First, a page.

But then, that’s true of about everything in life, isn’t it? We give time and attention to the things we really believe in, the things we consider truly important? Sometimes there are setbacks and delays, but we make it happen? We keep after it until we attain the goal?

Rocky and Domino

Rocky and Domino

This is totally from my heart. I need it. I hope it speaks to all who read it. It’s written to anyone with a heart to receive, including myself, my wife, my children and their spouses, my grandchildren. I honestly doubt most of them will even read this. As I write it, I am praying, and pleading.

God loves you. He loves you dearly, deeply, passionately. He longs for you to love Him with the same fervor. He is contending for the affection of His people. That’s you and me. Don’t you see?

Yeah, I know. You love God. So do I. But let’s be honest. When it comes to how we live out our lives, day by day, moment by moment, there are a lot of things we give our love to. There are a lot of things we “cherish” or value more than we do Him. We say we love Him with our lips. The way we live our lives, the things we do, the things we focus on, tell a different story.

And why not? Those things are tangible. We can see them with our eyes, hear them, taste them, smell them, touch them. Entertainment. Books. Food and drink. Jobs. Money. Education. Girl friends, boy friends, spouses, children…. They are all so . . . here. They bring us meaning and pleasure (usually). Even when they do not please us, they are at least a real world experience.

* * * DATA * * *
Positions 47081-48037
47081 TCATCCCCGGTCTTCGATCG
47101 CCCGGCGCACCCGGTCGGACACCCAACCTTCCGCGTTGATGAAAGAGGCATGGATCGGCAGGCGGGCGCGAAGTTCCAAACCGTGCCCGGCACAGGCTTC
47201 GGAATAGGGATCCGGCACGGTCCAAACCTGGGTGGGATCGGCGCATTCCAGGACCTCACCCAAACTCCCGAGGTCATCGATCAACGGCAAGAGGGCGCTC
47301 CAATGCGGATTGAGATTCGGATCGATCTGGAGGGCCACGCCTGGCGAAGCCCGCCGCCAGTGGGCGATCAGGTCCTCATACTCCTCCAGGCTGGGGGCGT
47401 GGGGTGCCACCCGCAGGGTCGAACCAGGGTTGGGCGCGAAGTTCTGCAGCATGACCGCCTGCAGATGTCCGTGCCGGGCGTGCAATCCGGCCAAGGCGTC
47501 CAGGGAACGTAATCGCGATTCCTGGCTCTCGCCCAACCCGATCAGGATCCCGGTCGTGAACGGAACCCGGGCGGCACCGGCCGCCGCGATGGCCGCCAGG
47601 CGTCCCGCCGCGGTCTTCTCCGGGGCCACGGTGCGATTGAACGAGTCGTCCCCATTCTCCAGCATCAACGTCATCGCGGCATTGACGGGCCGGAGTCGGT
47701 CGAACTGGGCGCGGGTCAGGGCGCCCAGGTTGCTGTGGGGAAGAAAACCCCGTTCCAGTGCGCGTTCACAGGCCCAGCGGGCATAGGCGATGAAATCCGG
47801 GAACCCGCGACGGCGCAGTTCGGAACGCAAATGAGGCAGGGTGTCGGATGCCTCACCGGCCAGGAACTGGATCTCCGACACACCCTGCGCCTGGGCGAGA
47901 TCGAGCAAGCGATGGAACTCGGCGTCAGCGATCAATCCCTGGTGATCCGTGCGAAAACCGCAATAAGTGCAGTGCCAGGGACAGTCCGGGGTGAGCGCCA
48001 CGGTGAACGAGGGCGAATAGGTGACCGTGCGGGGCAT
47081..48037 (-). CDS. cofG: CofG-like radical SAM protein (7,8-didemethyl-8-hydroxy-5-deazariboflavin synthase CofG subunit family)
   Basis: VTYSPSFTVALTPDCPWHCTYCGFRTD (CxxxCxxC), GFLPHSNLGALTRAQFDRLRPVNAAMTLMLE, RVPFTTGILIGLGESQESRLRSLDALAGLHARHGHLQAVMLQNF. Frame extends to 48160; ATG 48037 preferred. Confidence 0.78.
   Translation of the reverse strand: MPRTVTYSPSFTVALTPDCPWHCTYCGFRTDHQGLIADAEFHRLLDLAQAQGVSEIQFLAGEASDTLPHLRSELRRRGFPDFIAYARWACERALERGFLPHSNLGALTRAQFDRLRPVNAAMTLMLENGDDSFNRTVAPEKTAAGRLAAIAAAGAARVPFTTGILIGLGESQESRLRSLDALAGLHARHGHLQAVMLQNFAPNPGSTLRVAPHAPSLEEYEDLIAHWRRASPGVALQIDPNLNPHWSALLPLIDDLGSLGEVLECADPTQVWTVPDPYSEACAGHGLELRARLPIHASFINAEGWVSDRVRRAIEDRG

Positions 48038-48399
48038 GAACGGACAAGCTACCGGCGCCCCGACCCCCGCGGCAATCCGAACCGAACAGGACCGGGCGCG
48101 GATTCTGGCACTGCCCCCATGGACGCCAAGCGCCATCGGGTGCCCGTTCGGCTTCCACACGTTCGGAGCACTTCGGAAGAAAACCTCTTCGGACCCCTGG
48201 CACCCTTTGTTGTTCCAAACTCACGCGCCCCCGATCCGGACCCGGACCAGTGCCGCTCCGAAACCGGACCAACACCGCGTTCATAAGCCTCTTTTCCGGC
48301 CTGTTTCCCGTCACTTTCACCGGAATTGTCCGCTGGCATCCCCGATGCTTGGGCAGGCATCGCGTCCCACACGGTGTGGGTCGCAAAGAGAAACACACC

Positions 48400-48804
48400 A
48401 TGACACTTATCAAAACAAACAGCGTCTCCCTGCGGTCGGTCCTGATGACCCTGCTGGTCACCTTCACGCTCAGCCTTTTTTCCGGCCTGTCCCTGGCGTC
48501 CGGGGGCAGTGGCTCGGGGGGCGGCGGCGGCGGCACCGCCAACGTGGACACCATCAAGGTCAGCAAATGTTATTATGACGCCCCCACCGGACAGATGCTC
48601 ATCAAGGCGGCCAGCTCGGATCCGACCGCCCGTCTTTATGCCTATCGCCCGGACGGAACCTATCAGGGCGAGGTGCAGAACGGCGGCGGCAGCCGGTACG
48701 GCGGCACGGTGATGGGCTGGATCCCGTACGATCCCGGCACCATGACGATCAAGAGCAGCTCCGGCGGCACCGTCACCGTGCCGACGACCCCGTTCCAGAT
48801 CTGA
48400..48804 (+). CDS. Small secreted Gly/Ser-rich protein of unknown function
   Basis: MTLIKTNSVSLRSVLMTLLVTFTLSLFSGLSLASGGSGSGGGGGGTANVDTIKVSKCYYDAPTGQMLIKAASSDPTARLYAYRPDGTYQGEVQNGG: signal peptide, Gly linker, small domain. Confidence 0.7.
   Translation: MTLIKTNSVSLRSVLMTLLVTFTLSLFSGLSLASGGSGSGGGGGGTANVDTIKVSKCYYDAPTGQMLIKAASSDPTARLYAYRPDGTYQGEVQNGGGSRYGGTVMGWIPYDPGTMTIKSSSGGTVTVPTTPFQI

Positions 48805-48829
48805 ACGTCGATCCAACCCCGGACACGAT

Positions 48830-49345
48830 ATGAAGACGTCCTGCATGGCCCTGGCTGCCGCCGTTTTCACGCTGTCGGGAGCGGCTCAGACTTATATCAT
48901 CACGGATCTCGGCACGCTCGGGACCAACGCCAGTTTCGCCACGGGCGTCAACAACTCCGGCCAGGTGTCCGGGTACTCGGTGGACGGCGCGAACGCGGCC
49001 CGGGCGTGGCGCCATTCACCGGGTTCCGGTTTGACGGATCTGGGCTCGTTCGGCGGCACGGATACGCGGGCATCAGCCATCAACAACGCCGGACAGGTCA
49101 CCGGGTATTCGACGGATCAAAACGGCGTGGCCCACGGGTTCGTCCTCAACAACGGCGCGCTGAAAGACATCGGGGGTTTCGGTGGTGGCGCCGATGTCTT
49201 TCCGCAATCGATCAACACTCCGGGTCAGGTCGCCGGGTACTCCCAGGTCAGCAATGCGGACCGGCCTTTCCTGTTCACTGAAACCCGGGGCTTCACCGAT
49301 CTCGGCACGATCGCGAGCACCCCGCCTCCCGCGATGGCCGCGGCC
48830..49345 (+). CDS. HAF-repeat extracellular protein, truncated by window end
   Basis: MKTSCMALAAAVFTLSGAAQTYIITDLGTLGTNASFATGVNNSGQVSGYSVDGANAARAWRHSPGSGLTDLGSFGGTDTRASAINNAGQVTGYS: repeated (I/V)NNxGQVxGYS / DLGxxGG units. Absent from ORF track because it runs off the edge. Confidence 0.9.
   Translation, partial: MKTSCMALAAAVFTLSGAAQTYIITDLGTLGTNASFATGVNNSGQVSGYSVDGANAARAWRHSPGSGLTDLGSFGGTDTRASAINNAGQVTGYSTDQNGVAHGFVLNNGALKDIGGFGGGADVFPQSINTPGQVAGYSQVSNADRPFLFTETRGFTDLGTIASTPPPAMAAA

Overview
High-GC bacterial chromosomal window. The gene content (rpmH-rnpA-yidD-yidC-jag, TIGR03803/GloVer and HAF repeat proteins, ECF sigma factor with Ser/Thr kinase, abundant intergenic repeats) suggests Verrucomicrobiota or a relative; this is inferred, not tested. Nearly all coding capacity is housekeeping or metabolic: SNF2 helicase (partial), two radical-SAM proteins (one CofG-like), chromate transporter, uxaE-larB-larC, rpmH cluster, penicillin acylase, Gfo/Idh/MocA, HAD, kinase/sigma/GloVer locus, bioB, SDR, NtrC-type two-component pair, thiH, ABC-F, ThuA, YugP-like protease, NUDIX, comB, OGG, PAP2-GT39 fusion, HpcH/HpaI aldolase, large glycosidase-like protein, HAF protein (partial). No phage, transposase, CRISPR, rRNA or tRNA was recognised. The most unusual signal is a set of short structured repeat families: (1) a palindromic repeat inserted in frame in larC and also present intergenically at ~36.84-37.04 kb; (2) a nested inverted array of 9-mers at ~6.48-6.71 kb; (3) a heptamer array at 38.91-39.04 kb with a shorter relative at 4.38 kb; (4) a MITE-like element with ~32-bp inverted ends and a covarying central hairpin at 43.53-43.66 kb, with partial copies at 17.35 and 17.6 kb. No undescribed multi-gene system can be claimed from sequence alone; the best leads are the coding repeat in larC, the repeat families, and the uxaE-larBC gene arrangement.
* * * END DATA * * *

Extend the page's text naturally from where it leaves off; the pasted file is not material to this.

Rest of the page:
Paul spoke of “the surpassing value of knowing Him.” What we value, we spend time with. We treat it with respect and tenderness. What we value, we say nice things about (praise). What is worthy of being valued by you? What is more worthy of being valued by you than He is? All things are eclipsed by the surpassing value of God.

“Without faith it is impossible to please God, for he that comes to God must faith that He is, and that He is a rewarder of those who seek Him.” First, believe (faith) that He is. That He exists. Then, believe that He is a rewarder of those who seek Him. What greater reward is there for seeking than finding. He wants to be sought. He is willing to be found. He will make Him self known to the seeker. Seek Him and He will reward that effort.

We are talking about a God who has a song that He likes to sing about you. (see Zephaniah 3:17). He created you for fellowship with Himself. He desires that everything about your life be to the praise of the glory of His grace. He wants you to enjoy Him.

God is not trying to make you miserable and take all the pleasure out of your life. He is simply trying to help you realize that you are settling for some really meager pleasures offered by the world. He is offering you Himself. He is offering you the greatest pleasure and joy that can possibly be experienced. “In Your presence is fullness of joy. At Your right hand there are pleasures forevermore.”